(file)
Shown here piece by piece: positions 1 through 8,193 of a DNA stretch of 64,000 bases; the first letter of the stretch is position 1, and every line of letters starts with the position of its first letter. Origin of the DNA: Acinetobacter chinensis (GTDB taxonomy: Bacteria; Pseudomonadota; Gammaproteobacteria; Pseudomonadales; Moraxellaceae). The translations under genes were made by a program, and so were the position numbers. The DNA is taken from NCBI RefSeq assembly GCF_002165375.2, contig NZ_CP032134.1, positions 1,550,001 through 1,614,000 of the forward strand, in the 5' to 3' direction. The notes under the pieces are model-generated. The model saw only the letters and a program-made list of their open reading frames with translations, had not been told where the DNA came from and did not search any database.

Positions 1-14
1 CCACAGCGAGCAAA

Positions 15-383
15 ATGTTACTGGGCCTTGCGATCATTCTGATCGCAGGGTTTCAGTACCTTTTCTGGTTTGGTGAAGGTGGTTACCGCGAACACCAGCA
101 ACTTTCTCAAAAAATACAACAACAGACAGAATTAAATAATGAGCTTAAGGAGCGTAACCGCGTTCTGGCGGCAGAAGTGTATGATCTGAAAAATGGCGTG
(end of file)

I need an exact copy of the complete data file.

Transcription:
Shown here piece by piece: positions 1 through 8,193 of a DNA stretch of 64,000 bases; the first letter of the stretch is position 1, and every line of letters starts with the position of its first letter. Origin of the DNA: Acinetobacter chinensis (GTDB taxonomy: Bacteria; Pseudomonadota; Gammaproteobacteria; Pseudomonadales; Moraxellaceae). The translations under genes were made by a program, and so were the position numbers. The DNA is taken from NCBI RefSeq assembly GCF_002165375.2, contig NZ_CP032134.1, positions 1,550,001 through 1,614,000 of the forward strand, in the 5' to 3' direction. The notes under the pieces are model-generated. The model saw only the letters and a program-made list of their open reading frames with translations, had not been told where the DNA came from and did not search any database.

Positions 1-14
1 CCACAGCGAGCAAA

Positions 15-383
15 ATGTTACTGGGCCTTGCGATCATTCTGATCGCAGGGTTTCAGTACCTTTTCTGGTTTGGTGAAGGTGGTTACCGCGAACACCAGCA
101 ACTTTCTCAAAAAATACAACAACAGACAGAATTAAATAATGAGCTTAAGGAGCGTAACCGCGTTCTGGCGGCAGAAGTGTATGATCTGAAAAATGGCGTG